Rotation in the Pleiades with K2. I. Data and first results
MetadataShow full item record
Young (125 Myr), populous (>1000 members), and relatively nearby, the Pleiades has provided an anchor for stellar angular momentum models for both younger and older stars. We used K2 to explore the distribution of rotation periods in the Pleiades. With more than 500 new periods for Pleiades members, we are vastly expanding the number of Pleiads with periods, particularly at the low mass end. About 92% of the members in our sample have at least one measured spot-modulated rotation period. For the 8% of the members without periods, non-astrophysical effects often dominate (saturation, etc.), such that periodic signals might have been detectable, all other things being equal. We now have an unusually complete view of the rotation distribution in the Pleiades. The relationship between P and (V−Ks)0 follows the overall trends found in other Pleiades studies. There is a slowly rotating sequence for 1.1≲ (V−Ks)0 ≲ 3.7, and a primarily rapidly rotating population for (V−Ks)0 ≳ 5.0. There is a region in which there seems to be a disorganized relationship between P and (V−Ks)0 for 3.7 ≲ (V−Ks)0 ≲ 5.0. Paper II continues the discussion, focusing on multi-period structures, and Paper III speculates about the origin and evolution of the period distribution in the Pleiades.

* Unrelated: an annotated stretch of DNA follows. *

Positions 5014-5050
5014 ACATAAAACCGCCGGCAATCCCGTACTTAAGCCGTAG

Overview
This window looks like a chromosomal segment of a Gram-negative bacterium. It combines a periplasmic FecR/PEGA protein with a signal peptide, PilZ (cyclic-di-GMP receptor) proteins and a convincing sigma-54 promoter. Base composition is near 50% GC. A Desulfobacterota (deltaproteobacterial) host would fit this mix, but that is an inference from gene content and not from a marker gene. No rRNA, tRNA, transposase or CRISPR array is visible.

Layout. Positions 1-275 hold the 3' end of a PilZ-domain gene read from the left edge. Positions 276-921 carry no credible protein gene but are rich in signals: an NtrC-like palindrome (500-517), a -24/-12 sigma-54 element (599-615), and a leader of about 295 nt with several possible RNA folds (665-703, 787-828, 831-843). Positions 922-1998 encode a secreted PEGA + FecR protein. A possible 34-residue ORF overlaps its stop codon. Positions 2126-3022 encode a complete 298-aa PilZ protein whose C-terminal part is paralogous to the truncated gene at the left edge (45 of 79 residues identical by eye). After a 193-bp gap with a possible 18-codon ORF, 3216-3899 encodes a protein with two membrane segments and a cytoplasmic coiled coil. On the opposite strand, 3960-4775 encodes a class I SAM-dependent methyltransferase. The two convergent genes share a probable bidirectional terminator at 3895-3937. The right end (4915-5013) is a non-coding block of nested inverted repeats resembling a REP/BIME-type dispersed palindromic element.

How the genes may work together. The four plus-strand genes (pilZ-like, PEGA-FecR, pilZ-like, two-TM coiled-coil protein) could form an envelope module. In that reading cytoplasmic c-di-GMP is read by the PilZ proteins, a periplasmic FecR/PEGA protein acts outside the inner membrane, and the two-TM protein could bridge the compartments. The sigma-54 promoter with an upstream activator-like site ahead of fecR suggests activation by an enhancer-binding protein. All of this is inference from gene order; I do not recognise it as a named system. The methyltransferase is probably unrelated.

Rebull , L M , Stauffer , J R , Bouvier , J , Cody , A M , Hillenbrand , L A , Soderblom , D R , Valenti , J , Barrado , D , Bouy , H , Ciardi , D , Pinsonneault , M , Stassun , K , Micela , G , Aigrain , S , Vrba , F , Somers , G , Christiansen , J , Gillen , E & Cameron , A C 2016 , ' Rotation in the Pleiades with K 2. I. Data and first results ' Astronomical Journal , vol 152 , no. 5 , 113 . DOI: 10.3847/0004-6256/152/5/113
© 2016, American Astronomical Society. This work is made available online in accordance with the publisher’s policies. This is the author created, accepted version manuscript following peer review and may differ slightly from the final published version. The final published version of this work is available at https://dx.doi.org/10.3847/0004-6256/152/5/113
Items in the St Andrews Research Repository are protected by copyright, with all rights reserved, unless otherwise indicated.